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Two Sides of the Same Coin

A new commandment I give to you, that you love one another: just as I have loved you, you also are to love one another. John 13:34 (ESV)

Holy Thursday, today, is called Maundy Thursday from the Latin mandatum, or command. Jesus gave this new commandment. We are to love one another.

Increasingly, Americans hate one another. In the debate over shelter-in-place vs. going back to work, we are seeing another side of it. We are seeing two groups concerned about the welfare of Americans and deciding different approaches and increasingly hating those who take the different approach.

The one wants everyone to stay home to avoid getting sick and overwhelming hospitals. The other wants everyone who is able and without pre-existing conditions to go back to work lest the mental strain spike suicides and other bad effects. Both come from a position of loving their fellow man. The latter increasingly thinks the data and experts are wrong.

You can see how religious wars and denominationalism take hold. All sides care about the welfare of others. They all do actually have the same goal. But they are splitting apart at an ever more rapid pace with both attacking each other’s motives.

Not to make a political point, but I can already see this happening — by June, those who trust the models will argue they were wrong and rigged to make the President look good. Those now arguing they are flawed will argue that they were right all along and the President saved us.

Missing in all of these efforts to love one another is the effort to actually love one another. The two sides are yelling, pointing figures, casting doubts, trying to get each other fired, and suing the news organizations they don’t like.

I don’t really care whether you side with the stay-home crowd (I’m there) or with the go back to work crowd. But I do think we should try to understand the concerns of each. For those who cannot understand the go back to work crowd, consider the spike in suicides in South Georgia after more than a year of federal delays in disaster relief to get farmers back on their feet. For those who cannot understand the stay home crowd, go to an urban hospital and, if you can get inside, go inside.

These are not easy issues to navigate. What should be easy, though, is some basic understanding and love and grace.

We live in a post-truth age where we can all have our own truth and none of it be true. But there is truth out there and we need to go in search of it. Part of finding that truth is to admit when we are wrong and not condemn those who admit wrong. Part of it is growing a greater hesitancy to impute false motives and hurl accusations based on our preconceived notions of others.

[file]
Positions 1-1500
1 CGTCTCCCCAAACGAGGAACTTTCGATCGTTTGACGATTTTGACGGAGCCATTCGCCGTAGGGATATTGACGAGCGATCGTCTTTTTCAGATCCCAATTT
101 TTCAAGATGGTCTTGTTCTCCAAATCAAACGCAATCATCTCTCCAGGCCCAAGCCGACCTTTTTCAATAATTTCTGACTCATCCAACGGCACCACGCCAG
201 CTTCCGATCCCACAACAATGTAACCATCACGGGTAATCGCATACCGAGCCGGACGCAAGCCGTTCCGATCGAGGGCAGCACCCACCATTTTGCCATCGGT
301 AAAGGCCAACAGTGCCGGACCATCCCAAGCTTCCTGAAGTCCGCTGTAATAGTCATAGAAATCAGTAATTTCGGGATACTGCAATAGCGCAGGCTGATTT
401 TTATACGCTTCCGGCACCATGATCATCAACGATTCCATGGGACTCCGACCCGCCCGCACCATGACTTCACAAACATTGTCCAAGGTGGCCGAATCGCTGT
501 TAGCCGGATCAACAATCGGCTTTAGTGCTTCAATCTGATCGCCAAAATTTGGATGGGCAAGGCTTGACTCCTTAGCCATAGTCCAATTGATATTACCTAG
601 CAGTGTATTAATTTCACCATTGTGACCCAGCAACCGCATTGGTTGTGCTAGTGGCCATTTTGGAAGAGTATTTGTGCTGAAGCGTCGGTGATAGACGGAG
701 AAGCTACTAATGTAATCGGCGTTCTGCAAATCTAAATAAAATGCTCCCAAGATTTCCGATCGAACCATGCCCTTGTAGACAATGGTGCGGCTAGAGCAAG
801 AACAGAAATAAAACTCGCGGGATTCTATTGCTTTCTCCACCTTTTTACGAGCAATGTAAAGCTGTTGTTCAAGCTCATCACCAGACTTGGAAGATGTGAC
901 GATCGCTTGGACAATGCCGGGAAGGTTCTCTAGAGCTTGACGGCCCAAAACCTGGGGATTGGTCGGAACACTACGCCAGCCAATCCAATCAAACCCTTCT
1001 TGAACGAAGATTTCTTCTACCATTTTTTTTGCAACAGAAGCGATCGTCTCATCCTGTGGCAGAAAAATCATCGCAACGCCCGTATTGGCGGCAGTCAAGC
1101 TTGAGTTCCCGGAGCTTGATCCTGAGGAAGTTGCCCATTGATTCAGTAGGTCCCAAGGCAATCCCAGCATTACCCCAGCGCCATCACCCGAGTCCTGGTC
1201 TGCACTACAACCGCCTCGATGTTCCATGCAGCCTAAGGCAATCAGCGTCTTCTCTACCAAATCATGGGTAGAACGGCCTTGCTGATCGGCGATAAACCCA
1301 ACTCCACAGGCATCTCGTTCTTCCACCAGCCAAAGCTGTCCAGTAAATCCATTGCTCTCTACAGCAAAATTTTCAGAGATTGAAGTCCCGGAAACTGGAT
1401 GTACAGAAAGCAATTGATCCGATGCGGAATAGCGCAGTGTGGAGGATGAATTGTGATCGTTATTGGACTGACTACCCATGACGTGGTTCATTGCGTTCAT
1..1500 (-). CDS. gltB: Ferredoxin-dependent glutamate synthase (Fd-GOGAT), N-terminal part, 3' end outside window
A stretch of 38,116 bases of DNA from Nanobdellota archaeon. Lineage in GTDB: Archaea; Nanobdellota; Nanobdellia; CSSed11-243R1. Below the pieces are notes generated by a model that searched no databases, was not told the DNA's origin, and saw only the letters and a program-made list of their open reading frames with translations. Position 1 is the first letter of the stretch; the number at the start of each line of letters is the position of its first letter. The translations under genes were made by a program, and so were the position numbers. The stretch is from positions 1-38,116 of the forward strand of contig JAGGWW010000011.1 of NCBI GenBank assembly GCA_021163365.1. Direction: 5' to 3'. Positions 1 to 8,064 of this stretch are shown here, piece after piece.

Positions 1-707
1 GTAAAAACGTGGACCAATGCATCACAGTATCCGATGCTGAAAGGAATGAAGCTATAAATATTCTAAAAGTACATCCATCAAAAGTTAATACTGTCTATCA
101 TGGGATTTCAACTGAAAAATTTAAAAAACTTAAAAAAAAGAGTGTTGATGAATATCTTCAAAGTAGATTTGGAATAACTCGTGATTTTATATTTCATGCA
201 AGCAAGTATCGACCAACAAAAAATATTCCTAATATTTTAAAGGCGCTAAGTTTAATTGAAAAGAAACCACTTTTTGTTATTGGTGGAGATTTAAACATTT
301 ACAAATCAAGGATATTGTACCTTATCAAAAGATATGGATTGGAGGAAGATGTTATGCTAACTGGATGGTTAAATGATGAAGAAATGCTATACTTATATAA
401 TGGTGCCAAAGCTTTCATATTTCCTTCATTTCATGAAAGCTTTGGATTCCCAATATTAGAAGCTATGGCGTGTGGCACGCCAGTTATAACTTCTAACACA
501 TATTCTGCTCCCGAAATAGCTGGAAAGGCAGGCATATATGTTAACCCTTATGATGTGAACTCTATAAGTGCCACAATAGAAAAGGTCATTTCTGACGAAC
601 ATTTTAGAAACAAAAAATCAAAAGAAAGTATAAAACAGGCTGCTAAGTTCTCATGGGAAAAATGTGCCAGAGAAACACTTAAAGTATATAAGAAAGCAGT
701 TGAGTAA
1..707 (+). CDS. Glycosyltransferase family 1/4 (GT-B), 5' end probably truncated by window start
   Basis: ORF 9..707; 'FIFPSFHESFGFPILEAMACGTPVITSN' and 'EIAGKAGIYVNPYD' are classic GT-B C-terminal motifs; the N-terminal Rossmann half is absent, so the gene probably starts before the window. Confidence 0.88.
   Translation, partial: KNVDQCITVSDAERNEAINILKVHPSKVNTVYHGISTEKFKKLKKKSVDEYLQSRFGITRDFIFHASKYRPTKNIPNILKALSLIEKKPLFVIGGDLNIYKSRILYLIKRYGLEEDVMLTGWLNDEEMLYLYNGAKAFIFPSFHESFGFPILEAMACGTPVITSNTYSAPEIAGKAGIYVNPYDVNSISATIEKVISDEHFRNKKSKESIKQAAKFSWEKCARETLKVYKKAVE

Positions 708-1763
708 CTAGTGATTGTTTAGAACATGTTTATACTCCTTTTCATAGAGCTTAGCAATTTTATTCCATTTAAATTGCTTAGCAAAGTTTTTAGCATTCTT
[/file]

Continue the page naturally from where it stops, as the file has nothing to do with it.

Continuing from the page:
A great part of it is to acknowledge we are all flawed.

Two thousand years ago tonight, a flawless, faultless man would sit with friends, break bread, wash their feet, and tell them to love. One of his friends would betray him and by this time tomorrow, he’d be headed towards a hill to his death. There are a lot of false accusations out there about people of faith, people in politics, and people in general. All of us are sinners. We are all going to screw up. There will be those who say we cannot stand, grow, or improve because of our past bad actions.

The question is if you are trying to be like Judas or Jesus. Because the one led to what he thought would be the downfall of another. The other turned his cheek, washed others’ feet, and saved a world. Be like that guy.

The Gospel of John is an eyewitness account of Jesus’s life. John, though, wrote it for a Greek audience in a Greek style. Greek styling of the time would often use two different people to contrast behavior. It is no coincidence that John sought to minimize himself in his own writing and so frequently put Peter juxtaposed with Judas.

Both Peter and Judas would betray Jesus. John provides us hope of our own redemption in Peter’s redemption. He shows our destruction in Judas’s destruction if we don’t choose to be more like Jesus.

Between the time you are reading this and sun up tomorrow, Peter would have socially distanced himself from Jesus, denied his messiah, and walked away. But some time later, he’d throw himself into the sea, swim to shore, and be greeted by the Creator of all things who had, of all things, cooked breakfast for his friends.

It was the third time Jesus had revealed himself to the disciples after the resurrection. Peter had denied the Christ three times and now the Christ, this third time, restores Peter, encourages him, and actually cooks him breakfast.

The story of Judas was no more. The story of Peter was just beginning. The beginning of that story is the beginning of a boldness to love. Nerves are fraying in America. No one is showing grace. No one is showing love. Again, be like Judas or be like Christ. To be like Christ is to be like Peter — to be a screw up who screws up but does not give up.

We can do better. Jesus expects us to. He commands us to. And he’s got this.

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